THE UK won't follow the US with a travel ban of shutting schools to stop coronavirus yet, the Chancellor said this morning.
Rishi Sunak insisted that while "we will consider everything" required to keep the country safe, a flight ban is not currently on the cards.
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It comes as Boris Johnson prepares to formally move Britain into the "delay phase" of the virus later today, admitting that it cannot be successfully contained for much longer.
And overnight Donald Trump banned all flights in and out of the US from Europe, starting tomorrow.
Italy has closed all shops apart from food stores and pharmacies, and Denmark has shut schools too.
Two more elderly Brits have died from coronavirus bringing the UK toll to eight after the number of cases jumped to 460.
The Chancellor said there are no plans for the UK to follow suit with such draconian measures at the moment – even as experts warn it's only a matter of time before the virus spread so widely here.
In a thinly veiled swipe against the US President, he told Radio 4 this morning: "The advice we’re getting is that there isn’t evidence that interventions like closing borders or travel bans are going to have a material effect on the spread of the infection.
"We are always guided by the science as we make our decisions."
And he told the BBC: "Here in this country we are determined to take the right steps at the right time.
"We haven't believed that's the right thing to do. The evidence here doesn't support that."
What is the delay phase and what could happen in it?
- Public information campaign on washing hands steps up
- Population distancing measures will be considered such as school closures, encouraging people to work from home and cancelling large scale gatherings like concerts and sports matches
- Measures to protect vulnerable individuals or those with illnesses and who are more at risk will be looked at
He also tried to claim Boris Johnson's battle plan revealed last week did not contain plans for school closures – though they were mentioned in the documents.
And he added: "School closures are not something that they are recommending now."
He hinted that measures on working from home and protecting the vulnerable would be the first advice to come out to the general public.
The PM is set to say the nation has now reached the “delay” phase and put Brits on notice that they could face sweeping restrictions on their lives.
It means the public could be told to start working from home and to scale back their socialising as the country tries to get a grip on the outbreak.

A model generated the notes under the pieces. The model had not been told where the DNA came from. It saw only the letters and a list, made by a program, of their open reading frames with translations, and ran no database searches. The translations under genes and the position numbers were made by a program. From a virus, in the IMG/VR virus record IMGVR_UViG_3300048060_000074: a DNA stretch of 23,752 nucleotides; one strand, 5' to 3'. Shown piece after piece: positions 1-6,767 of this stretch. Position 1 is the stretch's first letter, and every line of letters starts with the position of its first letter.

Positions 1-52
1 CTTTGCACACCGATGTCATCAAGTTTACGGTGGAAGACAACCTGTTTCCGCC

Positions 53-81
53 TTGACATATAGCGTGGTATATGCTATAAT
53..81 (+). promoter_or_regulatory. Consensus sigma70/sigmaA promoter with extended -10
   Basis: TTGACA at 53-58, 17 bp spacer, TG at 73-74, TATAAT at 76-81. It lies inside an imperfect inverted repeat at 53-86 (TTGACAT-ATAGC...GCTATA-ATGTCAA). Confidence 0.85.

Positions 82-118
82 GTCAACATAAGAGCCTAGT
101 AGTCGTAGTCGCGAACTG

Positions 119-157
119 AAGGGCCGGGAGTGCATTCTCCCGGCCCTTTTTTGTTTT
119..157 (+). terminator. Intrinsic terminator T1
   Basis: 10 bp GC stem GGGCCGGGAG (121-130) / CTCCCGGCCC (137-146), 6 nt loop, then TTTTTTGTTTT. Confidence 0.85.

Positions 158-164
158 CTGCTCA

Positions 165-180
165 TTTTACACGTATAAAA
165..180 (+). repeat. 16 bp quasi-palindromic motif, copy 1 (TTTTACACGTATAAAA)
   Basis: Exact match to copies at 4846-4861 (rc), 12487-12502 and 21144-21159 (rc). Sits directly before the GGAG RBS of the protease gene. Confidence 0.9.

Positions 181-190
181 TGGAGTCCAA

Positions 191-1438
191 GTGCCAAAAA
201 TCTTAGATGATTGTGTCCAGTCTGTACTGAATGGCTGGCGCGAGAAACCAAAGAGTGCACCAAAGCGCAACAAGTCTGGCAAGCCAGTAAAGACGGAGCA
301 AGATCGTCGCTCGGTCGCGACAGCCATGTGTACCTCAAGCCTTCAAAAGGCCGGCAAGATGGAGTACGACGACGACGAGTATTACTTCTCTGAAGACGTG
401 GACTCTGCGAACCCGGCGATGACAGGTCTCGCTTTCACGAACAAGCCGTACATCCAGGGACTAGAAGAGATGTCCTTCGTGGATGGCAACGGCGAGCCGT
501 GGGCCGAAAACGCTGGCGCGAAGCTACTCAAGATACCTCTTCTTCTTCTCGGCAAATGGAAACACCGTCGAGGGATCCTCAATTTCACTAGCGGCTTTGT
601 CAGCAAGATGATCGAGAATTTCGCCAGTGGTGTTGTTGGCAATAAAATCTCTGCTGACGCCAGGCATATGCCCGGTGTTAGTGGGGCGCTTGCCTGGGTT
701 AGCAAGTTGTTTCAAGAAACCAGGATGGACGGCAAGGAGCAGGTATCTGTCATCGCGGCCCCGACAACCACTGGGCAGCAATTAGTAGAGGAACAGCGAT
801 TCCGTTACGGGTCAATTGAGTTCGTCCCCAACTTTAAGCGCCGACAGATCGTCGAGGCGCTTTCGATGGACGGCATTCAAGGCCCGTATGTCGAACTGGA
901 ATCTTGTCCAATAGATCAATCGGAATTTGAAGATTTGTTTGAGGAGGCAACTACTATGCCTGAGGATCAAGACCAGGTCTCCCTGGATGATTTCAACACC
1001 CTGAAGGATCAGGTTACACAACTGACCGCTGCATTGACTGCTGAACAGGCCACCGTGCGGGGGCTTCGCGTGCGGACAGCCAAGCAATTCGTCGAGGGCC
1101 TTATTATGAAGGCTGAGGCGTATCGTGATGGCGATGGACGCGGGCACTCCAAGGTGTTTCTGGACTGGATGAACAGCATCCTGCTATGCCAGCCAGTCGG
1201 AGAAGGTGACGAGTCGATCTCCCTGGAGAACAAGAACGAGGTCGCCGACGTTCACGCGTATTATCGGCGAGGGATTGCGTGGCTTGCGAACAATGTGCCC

Care homes could place extra restrictions on visitors to protect the elderly, who are most likely to die from the killer bug.
Mr Johnson is expected to declare the major shift as he chairs an emergency COBRA meeting at lunchtime.
The World Health Organisation (WHO) has declared the outbreak a global pandemic as 126,000 people have been diagnosed with the killer bug across 114 countries.
More than 4,600 people have died – around 3,000 of them in China – after contracting COVID-19 across the globe.
Last night two ministers including a member of the Cabinet were among at least six MPs who are self isolating over fears they have caught coronavirus.
Health Minister Nadine Dorries has tested positive for the deadly bug.
Earlier this week it was warned that within ten days Brits with a cold could be told to stay at home.
The spread of the virus is predicted to peak shortly over Easter with around 50 per cent of infections expected to come within a three-week period.
Testing will be escalated to around 10,000 people every day as the virus grips the nation.
This morning MPs launched an inquiry into how the Home Office is preparing for the spread of Covid-19 – and its impact on the UK's borders.
Speaking in the Commons yesterday, Health Secretary Matt Hancock said Parliament will continue to sit through the crisis as he called on the nation to pull together.
He said: "I know how worrying this is, I know people have deep concerns, I know everyone will play their part in this national effort to defeat the virus.
"The best way to beat it is for us to work together and we'll do whatever it takes, we'll give the NHS whatever it needs and we'll do all that we can to keep people safe and get through this together as a Parliament and as a nation."
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